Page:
Rishi Sunak has appointed a new Independent Adviser on Ministers’ Interests, but there is still a need for the role to be strengthened to ensure the new Adviser has genuine independence and freedom to act. Concerns have also been raised about the standard of recent appointments to the House of Lords. Peter Riddell argues that Sunak should follow the example of John Major and take the initiative on standards reform.
Rishi Sunak has so far been stronger on aspirations to improve standards in public life than on his actions, which have largely continued the approach of his predecessors. Ministers have reaffirmed limits to the role of independent regulators and scrutiny by reasserting executive prerogatives.
On the positive side, in his first comments on entering 10 Downing Street, Sunak promised that his government would have ‘integrity, professionalism and accountability at every level’. Trust, he said, is earned. And in his personal foreword to the Ministerial Code issued just before Christmas, he referred to upholding the Principles of Public Life (commonly known as the Nolan principles), which Boris Johnson had omitted from the May 2022 version. At the same time, Sunak appointed Laurie Magnus as the new Independent Adviser on Ministers’ Interests, six months after the resignation of predecessor Lord (Christopher) Geidt.
The role of the Independent Adviser
The remit of the Adviser has not, however, been strengthened since the compromise changes of last May, which attracted criticism at the time. The government adopted some of the package proposed by the Committee on Standards in Public Life (CSPL) in its Upholding Standards in Public Life report of November 2021, which recommended a graduated system of sanctions solely in the hands of the Prime Minister, combined with greater independence for the Adviser in launching inquiries and determining breaches of the Code. As Lord (Jonathan) Evans of Weardale, the committee’s chair, commented in June 2022, the government accepted the former but not the latter in the form proposed.
The Adviser will now be able initiate their own investigations but only after ‘having consulted the Prime Minister and obtained his consent’. The requirement for prime ministerial consent is justified on the grounds that the Prime Minister is constitutionally responsible for appointing and dismissing ministers. As Boris Johnson said in a letter to Lord Evans in April 2021, this meant that, ‘I cannot and would not wish to abrogate the ultimate responsibility for deciding on an investigation into allegations concerning ministerial misconduct’. Moreover, the Prime Minister will also continue to have the right to decide when any report by the Adviser is published – risking lengthy delays, as has happened in the past – and on the significance of any breach of the Code, as well as on the form of any sanctions. Parliament is still left with no role in approving the Code or its implementation.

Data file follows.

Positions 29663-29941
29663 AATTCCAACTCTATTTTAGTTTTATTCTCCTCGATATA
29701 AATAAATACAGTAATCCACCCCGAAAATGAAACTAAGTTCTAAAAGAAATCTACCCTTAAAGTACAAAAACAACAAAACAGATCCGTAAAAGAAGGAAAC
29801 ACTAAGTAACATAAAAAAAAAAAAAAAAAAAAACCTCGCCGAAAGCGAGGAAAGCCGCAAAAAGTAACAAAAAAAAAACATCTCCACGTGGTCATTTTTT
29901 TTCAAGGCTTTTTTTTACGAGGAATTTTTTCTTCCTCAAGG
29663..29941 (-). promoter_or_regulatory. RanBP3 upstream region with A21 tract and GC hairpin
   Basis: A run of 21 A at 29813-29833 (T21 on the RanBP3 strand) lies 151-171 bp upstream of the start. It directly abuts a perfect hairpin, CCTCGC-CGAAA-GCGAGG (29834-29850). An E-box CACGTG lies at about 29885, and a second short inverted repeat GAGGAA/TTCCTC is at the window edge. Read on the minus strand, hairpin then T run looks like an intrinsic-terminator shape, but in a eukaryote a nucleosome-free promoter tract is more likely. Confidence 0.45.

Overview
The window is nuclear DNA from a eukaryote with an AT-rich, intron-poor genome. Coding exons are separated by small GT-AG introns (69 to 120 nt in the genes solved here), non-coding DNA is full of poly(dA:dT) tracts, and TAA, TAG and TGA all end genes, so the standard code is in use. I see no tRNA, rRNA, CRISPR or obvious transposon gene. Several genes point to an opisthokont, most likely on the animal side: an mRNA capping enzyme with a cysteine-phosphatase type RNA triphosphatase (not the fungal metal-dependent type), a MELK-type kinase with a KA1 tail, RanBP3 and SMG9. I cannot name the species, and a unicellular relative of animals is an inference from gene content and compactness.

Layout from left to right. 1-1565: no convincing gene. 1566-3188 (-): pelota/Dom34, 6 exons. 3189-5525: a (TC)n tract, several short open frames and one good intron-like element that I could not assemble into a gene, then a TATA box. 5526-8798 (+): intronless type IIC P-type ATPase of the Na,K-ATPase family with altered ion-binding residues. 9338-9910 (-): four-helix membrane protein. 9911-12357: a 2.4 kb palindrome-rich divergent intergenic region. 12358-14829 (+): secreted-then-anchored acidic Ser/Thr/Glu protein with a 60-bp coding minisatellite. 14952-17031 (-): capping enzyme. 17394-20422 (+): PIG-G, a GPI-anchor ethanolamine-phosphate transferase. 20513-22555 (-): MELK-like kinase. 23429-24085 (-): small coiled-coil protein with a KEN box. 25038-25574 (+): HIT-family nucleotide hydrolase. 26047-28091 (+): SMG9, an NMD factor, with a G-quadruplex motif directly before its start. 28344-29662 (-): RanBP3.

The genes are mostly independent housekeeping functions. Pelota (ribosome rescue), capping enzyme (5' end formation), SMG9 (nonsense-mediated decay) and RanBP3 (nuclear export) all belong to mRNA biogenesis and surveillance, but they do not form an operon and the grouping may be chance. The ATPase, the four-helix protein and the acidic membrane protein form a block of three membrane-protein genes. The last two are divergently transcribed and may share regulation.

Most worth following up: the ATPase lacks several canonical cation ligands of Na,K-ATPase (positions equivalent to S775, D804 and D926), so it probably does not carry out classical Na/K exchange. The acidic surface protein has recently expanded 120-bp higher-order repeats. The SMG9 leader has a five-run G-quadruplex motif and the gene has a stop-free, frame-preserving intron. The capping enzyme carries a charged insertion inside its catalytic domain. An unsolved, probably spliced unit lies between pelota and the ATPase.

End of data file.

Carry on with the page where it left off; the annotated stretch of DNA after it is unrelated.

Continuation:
Lord Geidt described the compromise as demonstrating a ‘a low level of ambition’ but believed it could be a workable scheme because of the greater degree of transparency. The grounds for a prime ministerial refusal would have to be very high, while his desire to hold investigations had not been frustrated over the previous year. Nonetheless, Lord Geidt resigned shortly afterwards, reflecting cumulative frustrations over the viability of his position as an adviser to Johnson as well as a specific dispute over the Ministerial Code.
Questions therefore remain for Laurie Magnus and Rishi Sunak about how, and indeed whether, the Adviser can be an effective watchdog in tackling allegations of breaches of the Ministerial Code, as well as the largely undiscussed, though important, role of advising ministers on their interests.
House of Lords appointments
The other example of the assertion of executive prerogatives came over Lord (Philip) Norton of Louth’s private member’s bill to put the House of Lords Appointments Commission on a statutory basis and to strengthen its role in vetting nominations. This was too much for the government, even though the bill received the support of 25 out of 27 speakers during its second reading debate on 18 November, including almost all of the participating Conservative peers. However, in the words of Cabinet Office minister Baroness (Lucy) Neville-Rolfe, the bill represented ‘a wish to substitute the opinions of the great and the good for those of elected representatives’. In her view, the enhanced vetting powers for the Commission would restrain a Prime Minister to an unacceptable extent of his ‘sole power of patronage in nominating life peers’.